On January 31, the Venezuelan National Assembly unanimously
"voted" to hand absolute power over to Hugo Chavez by granting him
the ability to rule by decree for the next 18 months. Shouts of
"Fatherland, Socialism or Death…We will prevail!" rose from
the crowd of Chavista legislators and supporters. The resemblance
to events a half-century ago when Fidel Castro assumed control in
Cuba is unambiguous and deliberate on the part of Chavez. And the
nuance in his increasingly virulent rhetoric speaks to his true
aspirations for the future of Latin America and the Caribbean.
Path Toward Socialism and Beyond
No one doubts that Hugo Chavez is determined to lead Venezuela
down a clear path toward socialism or that he will continue to
nationalize the country's major infrastructure-related
industries-especially those that are foreign owned. No one doubts
that he will continue to erode judicial independence by packing the
Supreme Court of Venezuela with loyalists and by requiring those
not appointed by him to retire or that he will continue to limit
the independence of the press and its ability to contradict the
message of the state through his program of forced
"self-censorship." The one thing that Mr. Chavez has purposefully
hidden within his pointed language is his plan for the future of
the whole Latin American and Caribbean region.
Intentions of the Revolution
As Fidel Castro descended the Sierra Maestra, he repeatedly
invoked the name, ideals, and teachings of Jose Marti. He
attributed his "Revolution" to the spirit of Marti and expressed
his desire to finish Marti' s planned integration of Latin America.
Castro was unable to see his grand plan come to fruition because
his reliance on the Soviets for economic survival enslaved him to
their wishes. The Soviets believed that Castro should not taunt the
U.S. in its own backyard because they were struggling to
counterbalance U.S. power and influence elsewhere in the world.
Hugo Chavez invokes the name of Simon Bolivar with the same
reverence and intention as Castro did Marti. He professes that
modern-day Venezuela is reigniting the Bolivarian Revolution, and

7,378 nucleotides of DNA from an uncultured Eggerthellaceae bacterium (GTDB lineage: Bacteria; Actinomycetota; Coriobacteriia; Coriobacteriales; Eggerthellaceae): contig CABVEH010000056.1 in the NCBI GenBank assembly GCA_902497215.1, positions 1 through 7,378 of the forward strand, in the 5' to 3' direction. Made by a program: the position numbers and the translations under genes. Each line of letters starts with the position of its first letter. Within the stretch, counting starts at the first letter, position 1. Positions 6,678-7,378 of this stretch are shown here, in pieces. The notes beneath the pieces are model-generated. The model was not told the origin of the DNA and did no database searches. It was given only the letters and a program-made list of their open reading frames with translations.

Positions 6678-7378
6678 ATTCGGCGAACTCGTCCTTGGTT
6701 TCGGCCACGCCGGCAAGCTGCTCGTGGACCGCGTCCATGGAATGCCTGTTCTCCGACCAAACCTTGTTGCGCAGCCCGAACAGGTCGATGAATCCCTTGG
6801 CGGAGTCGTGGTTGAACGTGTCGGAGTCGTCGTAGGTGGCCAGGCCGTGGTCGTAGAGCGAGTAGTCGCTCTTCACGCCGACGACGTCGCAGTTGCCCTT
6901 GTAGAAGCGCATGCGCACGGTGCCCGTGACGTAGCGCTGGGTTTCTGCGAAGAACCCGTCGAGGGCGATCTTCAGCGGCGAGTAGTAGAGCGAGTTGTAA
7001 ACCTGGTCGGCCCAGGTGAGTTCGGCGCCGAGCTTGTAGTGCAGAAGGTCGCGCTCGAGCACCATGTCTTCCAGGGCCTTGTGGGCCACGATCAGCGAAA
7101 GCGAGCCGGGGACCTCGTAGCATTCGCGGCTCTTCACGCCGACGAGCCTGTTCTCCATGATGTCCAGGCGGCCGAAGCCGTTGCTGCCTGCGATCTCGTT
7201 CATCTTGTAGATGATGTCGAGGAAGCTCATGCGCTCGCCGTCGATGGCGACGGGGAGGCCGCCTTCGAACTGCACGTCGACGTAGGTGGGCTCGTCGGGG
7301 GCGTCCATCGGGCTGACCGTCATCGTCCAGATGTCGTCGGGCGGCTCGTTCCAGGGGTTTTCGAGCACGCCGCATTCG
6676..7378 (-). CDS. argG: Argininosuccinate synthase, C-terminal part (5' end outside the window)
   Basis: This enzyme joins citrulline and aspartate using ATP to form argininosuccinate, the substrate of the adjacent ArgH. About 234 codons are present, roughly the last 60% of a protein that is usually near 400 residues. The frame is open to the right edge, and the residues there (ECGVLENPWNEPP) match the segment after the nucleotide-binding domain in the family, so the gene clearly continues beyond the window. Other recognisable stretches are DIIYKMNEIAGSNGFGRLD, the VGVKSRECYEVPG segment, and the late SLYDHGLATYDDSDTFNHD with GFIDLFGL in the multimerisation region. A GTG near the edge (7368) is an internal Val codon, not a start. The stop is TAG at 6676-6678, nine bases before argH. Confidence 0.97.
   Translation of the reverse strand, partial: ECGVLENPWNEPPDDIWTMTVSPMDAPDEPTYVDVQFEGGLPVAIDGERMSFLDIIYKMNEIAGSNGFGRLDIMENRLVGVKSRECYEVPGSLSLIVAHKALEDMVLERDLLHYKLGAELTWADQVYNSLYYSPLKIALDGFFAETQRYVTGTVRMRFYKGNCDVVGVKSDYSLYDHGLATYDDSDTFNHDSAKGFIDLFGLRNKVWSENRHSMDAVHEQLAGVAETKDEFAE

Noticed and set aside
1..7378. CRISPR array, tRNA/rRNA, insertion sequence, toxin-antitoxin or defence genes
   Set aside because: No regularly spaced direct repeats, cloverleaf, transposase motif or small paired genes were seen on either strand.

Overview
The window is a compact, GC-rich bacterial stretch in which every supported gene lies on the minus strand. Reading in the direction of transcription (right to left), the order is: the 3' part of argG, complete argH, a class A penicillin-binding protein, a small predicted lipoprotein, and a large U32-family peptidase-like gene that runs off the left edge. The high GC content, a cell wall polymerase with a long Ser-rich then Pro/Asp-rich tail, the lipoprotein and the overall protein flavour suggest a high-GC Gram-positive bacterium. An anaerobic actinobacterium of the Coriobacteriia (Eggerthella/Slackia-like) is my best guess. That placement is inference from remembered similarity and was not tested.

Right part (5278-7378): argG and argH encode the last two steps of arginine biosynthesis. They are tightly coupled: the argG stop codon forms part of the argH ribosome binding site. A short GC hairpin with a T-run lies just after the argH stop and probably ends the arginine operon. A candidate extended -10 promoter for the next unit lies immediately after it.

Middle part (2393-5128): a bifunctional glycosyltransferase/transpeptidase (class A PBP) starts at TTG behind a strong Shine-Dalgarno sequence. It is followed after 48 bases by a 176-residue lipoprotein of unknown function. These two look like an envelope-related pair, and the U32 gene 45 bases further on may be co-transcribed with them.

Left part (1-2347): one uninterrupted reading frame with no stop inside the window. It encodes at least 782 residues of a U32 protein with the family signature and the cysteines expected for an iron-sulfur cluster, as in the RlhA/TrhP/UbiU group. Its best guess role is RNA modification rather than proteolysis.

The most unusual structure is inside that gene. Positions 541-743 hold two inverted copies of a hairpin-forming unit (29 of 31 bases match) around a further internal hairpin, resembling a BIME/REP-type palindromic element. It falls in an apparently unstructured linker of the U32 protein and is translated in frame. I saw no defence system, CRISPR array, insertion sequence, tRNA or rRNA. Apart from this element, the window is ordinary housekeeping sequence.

says he has been passed the torch from Marti, Bolivar, and Castro.
Chavez, through his Bolivarian Revolution, has resigned himself to
accomplish what Marti and Bolivar called for and what Castro could
not: the unification of Latin America and the Caribbean as a
counterbalance to U.S. hegemony.
Simon Bolivar was seen as the liberator of Latin America as he
led independence movements in a number of colonies then under
Spanish control. He soon saw his plan for Gran Colombia, a
centralized Latin American government, face heavy opposition from
those he had just liberated. They did not want to cast off one yoke to replace
it with another. Bolivar subsequently named himself dictator to
suppress opposition to his vision. This move only further mobilized
his detractors, leading to an assassination attempt and dashing his
plan for a united Latin America.
Chavez believes that he carries the torch of Simon Bolivar and
will unite Latin America into a counterweight to U.S. hegemony,
much like Castro sought to do. Unlike Castro, Chavez is not
economically constrained; Venezuela is sitting on top of the
world's fifth largest reserve of oil.
The Third Phase of the Revolution
Recently, Hugo Chavez has stated that Venezuela is entering the
"third phase" of the revolution. To most, this language might seem
somewhat harmless; however, it was Fidel Castro, half a century
ago, who used these same words before he informed his Soviet
counterparts of his intention to incite revolution throughout Latin